Federal Director of Student Aid Cordray mentioned the challenges of restarting student loan payments.
He spoke of the “psychological barrier” for borrowers who thought their debt could be canceled.
The final extension of the payment break is expected to be lifted in February, but many borrowers are not ready.
In February, student loan borrowers are expected to start repaying their debt on a regular basis – and they’re not ready.
The freezing of student loan payments during the pandemic has been expanded three times to give borrowers additional financial relief. But the most recent extension to February is final, and a senior education ministry official warned resuming payments would be especially difficult for borrowers who have been tricked into believing their debt will be canceled.
Richard Cordray, director of the federal student aid office at the education ministry, spoke with the education finance board last week about the challenges the ministry was facing in higher education. He said, in Remarks obtained by Politico, that the transition of tens of millions of student loan borrowers into repayment would be a significant challenge, and that the multiple extensions of the payment break have caused “enormous confusion as to what even the immediate future can do. contain”.
“At the same time, borrowers have heard a constant drumbeat about the possibility of a loan forgiveness, wholesale or piecemeal,” Cordray said. “The old adage is that ‘wish is the father of thought’, and we can expect that many, many borrowers will not be eager to return to repayment when they have been made to believe, or even hopefully, that was never going to overcome this psychological hurdle with millions of Americans can be a lot harder job than we think. “
The payment break was first extended under President Donald Trump’s CARES Act last March, and President Joe Biden extended it twice since taking office, along with a campaign pledge according to him. which he would write off $ 10,000 in student debt per person. He has since canceled about $ 9.5 billion in student debt – Less than 1% of the $ 1.7 trillion student debt crisis – for targeted groups of borrowers, with no word on the progress of large-scale debt cancellation.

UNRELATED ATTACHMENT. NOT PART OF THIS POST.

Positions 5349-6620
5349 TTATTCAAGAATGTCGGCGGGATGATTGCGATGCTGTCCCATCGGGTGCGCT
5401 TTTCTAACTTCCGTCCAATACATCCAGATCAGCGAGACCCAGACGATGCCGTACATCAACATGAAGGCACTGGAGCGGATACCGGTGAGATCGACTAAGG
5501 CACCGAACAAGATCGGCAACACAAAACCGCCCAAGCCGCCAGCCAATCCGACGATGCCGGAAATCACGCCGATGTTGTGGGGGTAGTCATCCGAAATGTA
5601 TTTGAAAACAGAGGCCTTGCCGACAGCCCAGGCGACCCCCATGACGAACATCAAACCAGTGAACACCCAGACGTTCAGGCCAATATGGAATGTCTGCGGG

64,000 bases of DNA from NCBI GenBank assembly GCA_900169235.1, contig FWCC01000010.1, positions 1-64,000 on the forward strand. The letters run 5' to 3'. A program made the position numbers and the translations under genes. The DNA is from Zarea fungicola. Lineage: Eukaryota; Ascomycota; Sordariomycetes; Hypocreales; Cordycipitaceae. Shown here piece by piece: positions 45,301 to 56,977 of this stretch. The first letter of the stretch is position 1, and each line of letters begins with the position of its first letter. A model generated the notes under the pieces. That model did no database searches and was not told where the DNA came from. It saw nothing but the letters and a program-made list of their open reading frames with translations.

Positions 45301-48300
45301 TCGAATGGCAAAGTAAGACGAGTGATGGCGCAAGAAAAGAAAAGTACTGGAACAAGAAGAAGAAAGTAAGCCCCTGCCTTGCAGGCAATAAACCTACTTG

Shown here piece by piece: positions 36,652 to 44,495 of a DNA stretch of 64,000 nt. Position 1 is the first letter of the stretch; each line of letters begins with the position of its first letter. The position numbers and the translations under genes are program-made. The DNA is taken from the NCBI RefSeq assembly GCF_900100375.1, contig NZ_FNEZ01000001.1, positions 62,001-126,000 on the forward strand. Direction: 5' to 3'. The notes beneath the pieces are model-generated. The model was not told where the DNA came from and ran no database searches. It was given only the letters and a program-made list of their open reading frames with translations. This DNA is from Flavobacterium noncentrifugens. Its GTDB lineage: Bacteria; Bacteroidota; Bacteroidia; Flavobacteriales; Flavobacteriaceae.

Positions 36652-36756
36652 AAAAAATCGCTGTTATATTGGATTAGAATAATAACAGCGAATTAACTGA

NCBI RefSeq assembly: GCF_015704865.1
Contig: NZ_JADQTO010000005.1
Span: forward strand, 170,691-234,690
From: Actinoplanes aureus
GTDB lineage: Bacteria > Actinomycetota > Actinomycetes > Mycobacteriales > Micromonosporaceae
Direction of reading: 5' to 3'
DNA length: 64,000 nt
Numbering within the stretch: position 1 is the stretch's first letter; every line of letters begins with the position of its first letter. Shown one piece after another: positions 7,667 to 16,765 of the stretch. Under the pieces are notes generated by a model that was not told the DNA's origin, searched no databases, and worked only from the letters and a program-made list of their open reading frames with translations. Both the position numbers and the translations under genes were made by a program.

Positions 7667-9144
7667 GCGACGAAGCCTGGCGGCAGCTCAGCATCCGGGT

Cordray pointed out that borrowers have “grown used” to not paying off student debt for nearly two years, and that many still weren’t ready to revert to monthly payments with the pandemic still in effect.
“The stakes are extremely high as we move on to change everything again – for borrowers who may dislike what they hear from us, may disbelieve what they hear from us, and may not be ready. to face what they are our news, ”Cordray said.
The FSA plans to launch a communications campaign, Cordray said, to help facilitate loan repayments for borrowers, including email and social media outreach and updated sections on the student aid website.
But even with the FSA’s acknowledgment of repayment problems, many borrowers know they won’t be able to pay off their debt in February. Initiated already spoken with Gwen Carney, a 61-year-old single grandmother who is raising three grandchildren, who said she “really isn’t expecting February at all.”
“Restarting payments makes me very anxious because I somehow have to find that extra $ 200,” Carney told Insider. “I just don’t have it.”
Alexandria Mavin, another student loan borrower, Recount Insider that the pandemic payment break allowed her to pay her postpartum medical bills, and she saw student debt cancellation as the only way out of the “never-ending cycle” of repayment.
Massachusetts Senator Elizabeth Warren and Senate Majority Leader Chuck Schumer are lead the push for Biden to write off $ 50,000 in student debt per person, remaining adamant that he can do so immediately through executive action.
“The president has the power to write off $ 50,000 in student loan debt right now,” Warren said previously. Recount Initiated. “Senator Schumer and I are going to keep pushing for this, but Biden does not need any permission from Congress. He has to take the pen and do it himself.”
Do you have a story to share about student debt or student debt cancellation? Email Ayelet Sheffey at [email protected]
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